Understanding ENSO Complexity from A Perspective of Ocean Salinity

Date:Dec 26, 2023    |  【 A  A  A 】

(Text by GUAN Cong,

Cong was attending the OSS interannual conference. Credit: Institute of Oceanology, Chinese Academy of Sciences

The El Nino-Southern Oscillation (ENSO) is the strongest year-to-year climate variability in the planet. When its warm phase El Nino or cold phase La Nina happens, it brings great impacts on global climate system, and hence affects air temperature and precipitation conditions in China. For example, the well-known 1998 flood in south China is closely related to the 1997-1998 super El Nino.

Could we be able to make good prediction on ENSO events? Yes, but still not so good, due to its complexity characters including El Nino-La Nina asymmetry, El Nino diversity, extreme events and also its variations under climate change. Understanding its complexity characters and underlying mechanisms is one of the most essential and hot topic in the climate and oceanography field.

Since my junior year in Ocean University of China, I have developed a great interest in ENSO. Later, I studied ocean circulation dynamics especially in the tropical Pacific Ocean, advised by Prof. WANG Fan in University of Chinese Academy of Sciences, then I conducted a joint-educate PhD program in NOAA/PMEL advised by Michael McPhaden and worked on roles of ocean feedbacks in ENSO complexity. Air-sea dynamical feedbacks determine the developing and decaying ENSO temperature variations, including thermocline feedback, zonal advective feedback, thermal damping and so on. By establishing temperature variance budget, we revealed the dominate role of thermocline feedback in the 21st century shift of ENSO variability and El Nino-La Nina asymmetry in their decaying phases, and also WWBs-induced Ekman feedback in generating 2015-2016 extreme El Nino.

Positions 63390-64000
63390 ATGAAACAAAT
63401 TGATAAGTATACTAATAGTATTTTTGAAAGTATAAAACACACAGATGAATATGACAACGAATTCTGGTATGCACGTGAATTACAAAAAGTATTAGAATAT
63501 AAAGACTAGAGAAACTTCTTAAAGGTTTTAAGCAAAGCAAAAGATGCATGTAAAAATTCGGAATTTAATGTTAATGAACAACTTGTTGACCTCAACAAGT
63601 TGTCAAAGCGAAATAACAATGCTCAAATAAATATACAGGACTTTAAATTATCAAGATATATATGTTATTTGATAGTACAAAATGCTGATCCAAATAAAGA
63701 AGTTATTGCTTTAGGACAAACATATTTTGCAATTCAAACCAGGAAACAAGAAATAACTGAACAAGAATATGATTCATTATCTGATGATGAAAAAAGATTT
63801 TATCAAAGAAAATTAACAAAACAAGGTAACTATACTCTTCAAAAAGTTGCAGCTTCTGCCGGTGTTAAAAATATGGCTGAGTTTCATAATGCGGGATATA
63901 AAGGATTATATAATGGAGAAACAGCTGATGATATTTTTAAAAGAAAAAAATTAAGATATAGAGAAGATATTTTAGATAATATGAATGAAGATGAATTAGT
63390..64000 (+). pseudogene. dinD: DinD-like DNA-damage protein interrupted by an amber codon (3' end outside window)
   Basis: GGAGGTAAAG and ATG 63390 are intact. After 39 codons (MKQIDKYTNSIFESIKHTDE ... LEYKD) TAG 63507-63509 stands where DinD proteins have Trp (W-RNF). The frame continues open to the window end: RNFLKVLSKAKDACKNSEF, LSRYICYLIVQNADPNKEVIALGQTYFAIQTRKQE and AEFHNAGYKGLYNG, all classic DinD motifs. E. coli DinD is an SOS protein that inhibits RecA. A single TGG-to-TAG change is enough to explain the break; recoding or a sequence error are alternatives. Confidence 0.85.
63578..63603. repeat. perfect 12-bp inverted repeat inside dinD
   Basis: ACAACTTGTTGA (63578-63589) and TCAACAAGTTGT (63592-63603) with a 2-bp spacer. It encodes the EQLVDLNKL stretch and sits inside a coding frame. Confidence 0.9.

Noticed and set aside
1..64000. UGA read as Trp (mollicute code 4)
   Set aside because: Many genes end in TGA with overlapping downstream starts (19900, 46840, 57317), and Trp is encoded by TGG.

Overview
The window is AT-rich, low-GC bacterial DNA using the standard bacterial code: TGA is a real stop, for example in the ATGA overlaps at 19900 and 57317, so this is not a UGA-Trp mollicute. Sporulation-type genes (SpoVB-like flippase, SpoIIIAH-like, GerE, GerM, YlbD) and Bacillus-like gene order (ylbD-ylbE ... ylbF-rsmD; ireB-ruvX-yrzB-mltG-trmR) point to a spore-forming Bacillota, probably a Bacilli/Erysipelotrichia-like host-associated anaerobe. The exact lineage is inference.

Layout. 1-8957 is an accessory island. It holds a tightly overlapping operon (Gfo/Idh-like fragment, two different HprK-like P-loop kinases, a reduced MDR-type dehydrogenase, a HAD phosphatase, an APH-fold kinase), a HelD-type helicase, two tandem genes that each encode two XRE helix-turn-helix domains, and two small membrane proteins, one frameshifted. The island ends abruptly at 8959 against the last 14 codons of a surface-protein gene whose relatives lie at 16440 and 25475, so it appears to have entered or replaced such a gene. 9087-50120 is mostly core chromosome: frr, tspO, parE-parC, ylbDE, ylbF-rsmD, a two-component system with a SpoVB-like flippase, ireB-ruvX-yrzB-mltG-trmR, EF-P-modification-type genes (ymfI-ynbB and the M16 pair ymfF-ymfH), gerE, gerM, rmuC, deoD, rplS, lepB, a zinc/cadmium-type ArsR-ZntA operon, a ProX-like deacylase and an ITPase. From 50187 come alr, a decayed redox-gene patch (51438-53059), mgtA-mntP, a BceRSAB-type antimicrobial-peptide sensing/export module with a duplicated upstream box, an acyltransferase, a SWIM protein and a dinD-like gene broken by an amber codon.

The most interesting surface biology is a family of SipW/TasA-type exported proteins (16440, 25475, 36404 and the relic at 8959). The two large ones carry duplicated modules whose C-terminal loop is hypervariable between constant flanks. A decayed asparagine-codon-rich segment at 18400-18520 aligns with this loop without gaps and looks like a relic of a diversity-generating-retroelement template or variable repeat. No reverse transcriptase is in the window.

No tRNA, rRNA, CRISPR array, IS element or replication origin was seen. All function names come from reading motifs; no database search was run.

Despite of classical air-sea feedbacks in ENSO events, salinity has been suggested to play active roles in the development of ENSO events by affecting vertical stratification. As a physical oceanography researcher in the Institute of Oceanology of the Chinese Academy of Sciences (IOCAS), my recent studies are focused on salinity effects in ENSO complexity. Combined with observational data and model experiments, we found that salinity anomalies in the central equatorial Pacific is more effective in strengthening ENSO SST variability, via its modulation on vertical entrainment and mixing process.

Specifically, 1) salinity anomalies in the central Pacific contribute to stronger warming during El Nino while those in the west lead to relatively weaker cooling during La Nina, which strengthens the sea surface temperature asymmetry between El Nino and La Nina. 2) central Pacific-salinity anomalies located in the central Pacific during EP El Nino and west-located SSS anomalies during CP El Nino, strength the SST difference between the CP/EP El Nino by 11%.

Ocean acts like an air conditioner for global climate system, and so does for ENSO variability. Our studies on ENSO complexity from a perspective of salinity effects provides new insight, which may be helpful for interpreting more complex model simulations and for and predicting ENSO variations.

(Editor: ZHANG Yiyi)

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